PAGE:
The common heartworm, parasite, and flea medicine Trifexis is being linked to numerous dog deaths. According to WSB-TV in Atlanta, reports from the vets and families of dogs who have died are far too common. At this point, dog deaths are being reported to the FDA at a rate of about one per day. The rate has risen by forty percent since last November when Trifexis was first being publicly linked to dog deaths. Last fall, data obtained through a Freedom of Information request submitted to the FDA showed that since Trifexis was first given to dogs, every 36 hours, a report of a new death was reported.
Wednesday, WSB-TV reported in a separate news brief:
“FDA is aware of adverse event reports in connection with Trifexis and continues to closely monitor them. It is very important to realize that reports of adverse events do not necessarily mean that the product caused the event. Other factors, such as existing disease, exposure to chemicals or contaminants, foods, or other medications may have triggered or contributed to the cause of the event. However, when FDA is able to establish a safety concern with an approved animal drug, it may take actions such as requesting the manufacturer changes the label to reflect this safety issue and provides information to veterinarians and animal owners about how to use the product more safely. FDA is reviewing all available information on Trifexis in order to determine if actions such as label changes need to be taken.”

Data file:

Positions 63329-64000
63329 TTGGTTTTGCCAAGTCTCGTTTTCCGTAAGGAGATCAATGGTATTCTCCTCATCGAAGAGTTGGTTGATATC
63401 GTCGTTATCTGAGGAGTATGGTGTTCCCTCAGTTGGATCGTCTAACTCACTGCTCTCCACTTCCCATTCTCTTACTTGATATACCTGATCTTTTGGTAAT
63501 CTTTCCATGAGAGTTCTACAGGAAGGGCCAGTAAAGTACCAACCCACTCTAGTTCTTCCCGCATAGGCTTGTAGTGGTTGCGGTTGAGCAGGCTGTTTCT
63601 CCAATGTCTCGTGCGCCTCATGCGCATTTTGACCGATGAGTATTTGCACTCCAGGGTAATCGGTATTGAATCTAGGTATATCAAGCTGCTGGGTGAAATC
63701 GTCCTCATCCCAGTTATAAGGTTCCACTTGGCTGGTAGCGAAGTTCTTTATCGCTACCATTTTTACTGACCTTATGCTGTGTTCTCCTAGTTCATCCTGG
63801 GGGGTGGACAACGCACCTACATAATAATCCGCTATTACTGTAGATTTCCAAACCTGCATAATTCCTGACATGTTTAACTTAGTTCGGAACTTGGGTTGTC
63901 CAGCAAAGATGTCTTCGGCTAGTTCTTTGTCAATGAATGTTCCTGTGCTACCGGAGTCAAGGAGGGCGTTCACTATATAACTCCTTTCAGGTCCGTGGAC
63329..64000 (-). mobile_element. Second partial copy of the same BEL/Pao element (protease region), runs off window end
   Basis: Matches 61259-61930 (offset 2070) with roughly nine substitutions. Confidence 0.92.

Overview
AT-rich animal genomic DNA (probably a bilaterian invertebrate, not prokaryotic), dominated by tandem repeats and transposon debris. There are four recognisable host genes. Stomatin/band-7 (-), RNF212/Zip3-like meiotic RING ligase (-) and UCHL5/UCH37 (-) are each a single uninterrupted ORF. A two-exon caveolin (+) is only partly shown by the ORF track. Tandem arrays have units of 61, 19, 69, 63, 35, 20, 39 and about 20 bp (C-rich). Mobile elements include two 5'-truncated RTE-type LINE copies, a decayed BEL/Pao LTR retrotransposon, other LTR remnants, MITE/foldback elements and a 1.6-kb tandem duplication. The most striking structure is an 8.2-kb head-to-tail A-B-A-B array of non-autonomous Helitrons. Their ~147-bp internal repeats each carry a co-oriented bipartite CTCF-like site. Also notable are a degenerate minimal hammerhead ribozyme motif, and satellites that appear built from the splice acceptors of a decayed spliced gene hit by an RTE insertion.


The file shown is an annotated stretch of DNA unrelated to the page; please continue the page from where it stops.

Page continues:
Trifexis is given to dogs once every month to kill fleas, reduce parasites and reduce the chances that a dog will suffer from heartworm. Commercials list side effects like vomiting or lethargy, but do not disclose the possibility of death. Trifexis’ manufacturer Elanco affirms that the deaths reported were not necessarily caused by Trifexis. A pathologist hired by the company found no causative connection between the Trifexis and dog deaths.
Anita Bergin was interviewed by a reporter and stated that her 10-year-old dog suffered a terrible initial reaction from just one dose of Trifexis. After that reaction, her dog lost all muscle control and thirst and her dog suffered from liver failure. Bergin had her dog euthanized to prevent further suffering.
Others claim Trifexis is a wonderful drug and are thankful that it is available. Elanco updated the side effects on he prescribing information to include ataxia (loss of muscle control) two years ago. Elanco also added seizures to the list of possible side effects to dogs. “All the tests that are done, they’re all inconclusive. No one can ever say this death is absolutely the result of administering this particular medication. But all the owners, all the pet caregivers know,” Bergen told WSB-TV.
WITN interviewed vets all across Eastern Carolina. Almost all of them agreed that Trifexis is safe. Most vets commented that they give it to their own pets.
A Facebook community page was set up called “Does Trifexis Kill Dogs?” The page has over 5000 Facebook likes. A petition to recall Trifexis and another drug has also been created claiming the medications are causing deaths in dogs across the nation.
[Photo via Facebook]